Dr. Ladyman: The number of people injured and killed in reported personal injury road accidents where there was at least one motor vehicle driver/rider (i) under the age of 25 and (ii) aged 25 and over in each of the last 10 years is given in the following table.
|Casualties from reported personal injury road accidents involving drivers/riders of motor vehicles aged under 25 and drivers/riders of motor vehicles aged 25 and over, Great Britain, 1996 to 2005|
|Number of casualties|
|Age of driver/rider|
|Under 25( 1)||25 and over( 1)|
|(1) Accidents that involve both a driver under the age of 25 and a driver aged 25 or over will be included in both categories.|
Annette Brooke: To ask the Secretary of State for Education and Skills what resources will be made available to implement the Children Contact and Adoption Act. 
Mr. Dhanda [holding answer 22 February 2007]: The Government are currently considering a timescale for implementation of provisions in parts 1 and 2 of the Children and Adoption Act 2006. That exercise includes consideration of the nature and level of resources that will be needed to support implementation of the Act. We will be making a written ministerial statement shortly outlining the timetable and, as appropriate, the nature and level of resources to support implementation.
To ask the Secretary of State for Education and Skills what discussions he has had with Government colleagues on the role of adult education
for those without level 2 qualifications in overcoming poverty and social exclusion; and if he will make a statement. 
Bill Rammell: The priorities for adult education, that is all adult learning funded through the Learning and Skills Council, is to help those who need it most by achieving our targets for basic skills and a first full Level 2 qualification. These priorities have been set out in our Skills Strategy and Further Education White Papers which have been agreed across Government.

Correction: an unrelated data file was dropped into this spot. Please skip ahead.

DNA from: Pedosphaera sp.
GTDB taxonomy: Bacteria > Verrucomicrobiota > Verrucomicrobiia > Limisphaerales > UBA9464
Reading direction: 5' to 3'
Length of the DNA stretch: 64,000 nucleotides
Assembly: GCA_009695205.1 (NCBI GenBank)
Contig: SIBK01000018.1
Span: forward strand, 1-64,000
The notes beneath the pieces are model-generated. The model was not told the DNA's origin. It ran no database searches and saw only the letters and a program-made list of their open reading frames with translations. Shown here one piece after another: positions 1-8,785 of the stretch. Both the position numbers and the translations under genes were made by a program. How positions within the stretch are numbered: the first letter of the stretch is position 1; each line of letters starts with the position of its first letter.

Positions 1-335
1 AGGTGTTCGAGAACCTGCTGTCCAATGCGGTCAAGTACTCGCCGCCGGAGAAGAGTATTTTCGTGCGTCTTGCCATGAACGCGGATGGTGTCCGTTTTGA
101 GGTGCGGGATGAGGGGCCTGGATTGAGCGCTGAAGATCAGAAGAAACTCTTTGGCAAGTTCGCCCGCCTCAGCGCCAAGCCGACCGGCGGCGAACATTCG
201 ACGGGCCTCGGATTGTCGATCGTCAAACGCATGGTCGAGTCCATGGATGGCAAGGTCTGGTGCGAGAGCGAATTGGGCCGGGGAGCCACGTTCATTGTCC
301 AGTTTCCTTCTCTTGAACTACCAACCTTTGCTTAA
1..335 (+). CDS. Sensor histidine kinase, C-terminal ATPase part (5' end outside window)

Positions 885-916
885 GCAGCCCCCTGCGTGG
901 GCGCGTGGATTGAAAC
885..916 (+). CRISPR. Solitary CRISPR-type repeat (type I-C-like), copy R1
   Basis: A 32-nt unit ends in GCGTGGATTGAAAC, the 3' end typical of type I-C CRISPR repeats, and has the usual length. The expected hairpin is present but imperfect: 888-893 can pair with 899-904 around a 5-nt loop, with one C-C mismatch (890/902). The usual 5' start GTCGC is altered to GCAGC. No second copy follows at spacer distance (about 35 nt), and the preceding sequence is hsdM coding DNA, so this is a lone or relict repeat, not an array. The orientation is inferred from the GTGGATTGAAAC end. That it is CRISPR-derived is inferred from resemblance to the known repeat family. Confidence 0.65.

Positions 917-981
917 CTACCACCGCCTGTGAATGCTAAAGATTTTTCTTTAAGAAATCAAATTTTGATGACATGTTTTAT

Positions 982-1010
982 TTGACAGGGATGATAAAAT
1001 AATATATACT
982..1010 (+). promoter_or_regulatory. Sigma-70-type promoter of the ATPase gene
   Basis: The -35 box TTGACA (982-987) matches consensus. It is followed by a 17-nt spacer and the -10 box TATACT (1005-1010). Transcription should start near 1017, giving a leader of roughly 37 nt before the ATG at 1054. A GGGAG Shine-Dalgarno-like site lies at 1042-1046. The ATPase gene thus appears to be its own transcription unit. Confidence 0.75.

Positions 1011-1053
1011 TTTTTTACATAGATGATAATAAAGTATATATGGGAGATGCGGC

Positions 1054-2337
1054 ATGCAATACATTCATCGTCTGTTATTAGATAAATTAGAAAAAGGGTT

The Skills Alliance acts as a high profile champion for the Skills Strategy and ensures that our strategic aims of transforming both the demand for and supply of skills are carried through. The Skills Alliance is led by the Secretaries of State for Education and Skills and Trade and Industry.
I am also working closely with the Secretary of State for Work and Pensions on our response to the Leitch Report on skills. In his report, Lord Leitch has recommended a new integrated employment and skills service that would have a significant role to play in
reducing poverty and social exclusion, by helping those without a full Level 2 qualification to find a sustainable job and to progress in their chosen career.
Mr. Hayes: To ask the Secretary of State for Education and Skills what the completion rates were for (a) Apprenticeships and (b) Advance Apprenticeships in each sector in the latest period for which figures are available. 
Bill Rammell: The following table shows success rates for Apprenticeships and Advanced Apprenticeships (calculated as the number of leavers who met all the requirements of their Apprenticeship framework, divided by the number of learners who have either left training or successfully completed their programme). These data were published in Table 8 of the Statistical First Release, Further Education and Work Based LearningLearner Outcomes in England: 2004/05 in April 2006.
|Success rates in LSC funded work based learning provision|
|Sector subject area||Advanced apprenticeships||Apprenticeships (at level 2)||Advanced apprenticeships||Apprenticeships (at level 2)|
|(1) Number of learners less than 50|
Learning and Skills Council Individualised Learner Record (ILR)